Indicator 1: Inappropriate development of designated assets

Target: Zero

Indicator 2: Demolition of designated heritage assets

Target: Zero

Indicator 3: Impact of developments on the local environment of designated heritage assets

Target: No damaging impact

Indicator 4: Designated assets repaired and returned to appropriate compatible use

Target: No target set

Policy H6: Non-designated Heritage Assets

Indicator 1: Demolition of non-designated heritage assets

Target: Zero

Indicator 2: Non-designated assets at risk preserved and returned to use

Target: No target set

5.15

Theme 2b: A beautiful and historic City – Green infrastructure

Policy G1: Preserving and Enhancing Green Infrastructure

Indicator 1: Existing green assets

Target: None lost, or if lost they are replaced by green assets of an equivalent or better value elsewhere in Our Neighbourhood.

Indicator 2: Number and type of new green assets created

Target: No target set

Policy G2: Designation of Local Green Spaces

Indicator: Development on Local Green Spaces

Target: No development except that consistent with NPPF policy for Green Belt land

Policy G3: Creation of the Emerald Network

Indicator: Status of Emerald Network sites

Target 1: No damaging developments

Target 2: Enhancement of sites and connecting footpaths

Policy G4: Enhancing the Beneficial Use of the Green Belt

Indicator: Developments that enhance Green Belt land, consistent with NPPF policy

Target: No target set

5.16

Theme 3: A City with a diverse and resilient economy

Policy E1: Larger Employment Sites

Policy E2: Other Employment Sites

Indicator 1 for policies E1 and E2: Number and type of new business developments

Target: No target set

Indicator 2 for policies E1 and E2: Increase in employment

Target: No target set

Policy E3: Retail Development

Policy E4: Primary and Secondary Frontages

Indicator 1 for policies E3 and E4: Number and type of new commercial developments

Target: No target set

Indicator 2 for policies E3 and E4: Occupancy of buildings

Target: 100% occupancy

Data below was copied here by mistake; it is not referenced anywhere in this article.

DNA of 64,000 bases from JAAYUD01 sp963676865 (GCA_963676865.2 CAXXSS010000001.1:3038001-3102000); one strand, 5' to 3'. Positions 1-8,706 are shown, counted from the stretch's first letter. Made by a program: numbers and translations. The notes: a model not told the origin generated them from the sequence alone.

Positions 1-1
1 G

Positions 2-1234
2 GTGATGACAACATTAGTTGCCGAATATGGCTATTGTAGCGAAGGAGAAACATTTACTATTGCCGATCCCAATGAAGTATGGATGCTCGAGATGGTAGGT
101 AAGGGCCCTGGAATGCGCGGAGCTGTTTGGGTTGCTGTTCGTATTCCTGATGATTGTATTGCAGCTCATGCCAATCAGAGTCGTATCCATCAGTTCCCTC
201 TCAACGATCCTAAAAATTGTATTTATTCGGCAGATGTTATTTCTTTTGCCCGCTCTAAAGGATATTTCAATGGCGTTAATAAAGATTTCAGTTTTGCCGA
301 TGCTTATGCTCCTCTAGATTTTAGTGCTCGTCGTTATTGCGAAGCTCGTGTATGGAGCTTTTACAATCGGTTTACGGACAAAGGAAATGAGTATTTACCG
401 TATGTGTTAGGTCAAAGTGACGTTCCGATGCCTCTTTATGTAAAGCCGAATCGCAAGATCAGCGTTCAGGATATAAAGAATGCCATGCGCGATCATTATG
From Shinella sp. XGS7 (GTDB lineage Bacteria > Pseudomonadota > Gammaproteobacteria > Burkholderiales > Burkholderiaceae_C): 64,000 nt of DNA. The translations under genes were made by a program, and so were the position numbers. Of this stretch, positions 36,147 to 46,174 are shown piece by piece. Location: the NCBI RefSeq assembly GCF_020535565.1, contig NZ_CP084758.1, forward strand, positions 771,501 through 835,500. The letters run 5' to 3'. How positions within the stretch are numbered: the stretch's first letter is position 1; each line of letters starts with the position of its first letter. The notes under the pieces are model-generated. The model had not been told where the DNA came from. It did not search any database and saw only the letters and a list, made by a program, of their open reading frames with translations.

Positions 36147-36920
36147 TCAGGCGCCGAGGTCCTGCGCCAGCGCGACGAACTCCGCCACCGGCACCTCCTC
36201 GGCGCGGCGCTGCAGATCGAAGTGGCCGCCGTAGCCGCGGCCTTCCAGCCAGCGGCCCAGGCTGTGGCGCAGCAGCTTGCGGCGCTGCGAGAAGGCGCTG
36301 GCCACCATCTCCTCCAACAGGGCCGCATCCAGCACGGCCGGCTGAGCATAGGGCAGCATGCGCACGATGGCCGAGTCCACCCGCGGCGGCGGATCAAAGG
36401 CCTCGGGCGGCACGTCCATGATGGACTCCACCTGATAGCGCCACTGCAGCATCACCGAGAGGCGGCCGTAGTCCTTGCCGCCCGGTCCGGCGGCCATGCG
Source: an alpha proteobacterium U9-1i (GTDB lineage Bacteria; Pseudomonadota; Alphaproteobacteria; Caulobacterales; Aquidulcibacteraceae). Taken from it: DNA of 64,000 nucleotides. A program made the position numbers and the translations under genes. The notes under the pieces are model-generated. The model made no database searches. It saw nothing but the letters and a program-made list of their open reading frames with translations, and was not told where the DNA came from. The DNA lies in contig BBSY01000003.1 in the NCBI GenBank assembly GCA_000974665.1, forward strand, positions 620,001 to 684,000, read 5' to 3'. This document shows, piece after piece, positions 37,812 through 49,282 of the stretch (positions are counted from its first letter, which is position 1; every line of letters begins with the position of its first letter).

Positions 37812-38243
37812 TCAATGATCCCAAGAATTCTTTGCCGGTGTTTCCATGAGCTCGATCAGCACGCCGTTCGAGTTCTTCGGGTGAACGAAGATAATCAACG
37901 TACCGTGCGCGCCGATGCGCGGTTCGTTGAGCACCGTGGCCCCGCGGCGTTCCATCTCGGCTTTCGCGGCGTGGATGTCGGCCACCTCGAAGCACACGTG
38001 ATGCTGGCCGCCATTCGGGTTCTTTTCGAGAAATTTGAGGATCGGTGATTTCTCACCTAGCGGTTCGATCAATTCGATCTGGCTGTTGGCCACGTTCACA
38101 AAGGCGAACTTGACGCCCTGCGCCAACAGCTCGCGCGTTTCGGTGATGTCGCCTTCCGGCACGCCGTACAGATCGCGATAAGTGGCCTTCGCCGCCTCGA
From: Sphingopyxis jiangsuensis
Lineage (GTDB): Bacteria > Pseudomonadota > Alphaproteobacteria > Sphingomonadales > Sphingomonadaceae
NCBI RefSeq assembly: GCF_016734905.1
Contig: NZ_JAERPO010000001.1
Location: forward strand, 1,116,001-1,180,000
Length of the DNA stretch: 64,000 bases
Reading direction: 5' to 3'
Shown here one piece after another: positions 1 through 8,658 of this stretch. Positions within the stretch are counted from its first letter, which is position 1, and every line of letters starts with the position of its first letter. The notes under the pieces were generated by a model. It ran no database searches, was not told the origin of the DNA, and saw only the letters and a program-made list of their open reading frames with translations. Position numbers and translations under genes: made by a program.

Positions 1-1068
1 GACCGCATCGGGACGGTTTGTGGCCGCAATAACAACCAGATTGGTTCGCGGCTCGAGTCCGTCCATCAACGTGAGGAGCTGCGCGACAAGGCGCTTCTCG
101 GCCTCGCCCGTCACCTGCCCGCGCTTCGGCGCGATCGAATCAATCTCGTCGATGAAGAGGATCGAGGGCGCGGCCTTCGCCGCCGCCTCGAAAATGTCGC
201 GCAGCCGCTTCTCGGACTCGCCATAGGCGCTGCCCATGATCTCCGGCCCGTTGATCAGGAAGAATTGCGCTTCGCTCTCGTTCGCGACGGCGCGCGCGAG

Indicator 3 for policies E3 and E4: Improved character and attractiveness of the City centre

Target: No target set

5.17

Theme 4: A city with attractive and affordable places to live

Policy D1: Land for Residential Development

Indicator 1: Number of units approved on each allocated housing site each year (April to March)

Indicator 2: Number of units completed on each allocated housing site each year (April to March)

Indicator 3: Number of units approved on non-allocated sites each year (April to March)

Indicator 4: Number of units completed on non-allocated sites each year (April to March)

Target for all indicators 1, 2 and 3: No target set as no need requirement.

Policy D2: Student Accommodation in Houses in Multiple Occupation (HMO)

Indicator: Number and capacity of HMOs (houses in multiple occupation) approved and number and capacity completed where within 100 metres of the site more than 10% of the total number of properties are already in use as HMOs or student accommodation exempt from council tax charges or the student population exceeds 20% of the total population in that area.

Target: None approved and none completed.

Policy D3: Purpose Built Student Accommodation (PBSA)

Indicator 1: Number of PBSAs (purpose built student accommodation) built and total number of student beds provided

Target: Matches the need for additional student accommodation;

Indicator 2: Location of PBSAs (purpose built student accommodation) in relation to existing university or college academic site, or hospital and research site

Target: All developments to be on or adjacent to an existing university or college academic site, or hospital and research site

Indicator 3: Number of PBSAs (purpose built student accommodation) approved and completed where within 100 metres of the site more than 10% of the total number of properties are already in use as HMOs (houses in multiple occupation) or student accommodation exempt from council tax charges or the student population exceeds 20% of the total population in that area.

Target: None approved and none completed

Policy D4: Housing for Older People and People with Disabilities

Indicator 1: Percentage of approved and completed housing units that meet the specific needs of older people by housing type

Target: 10%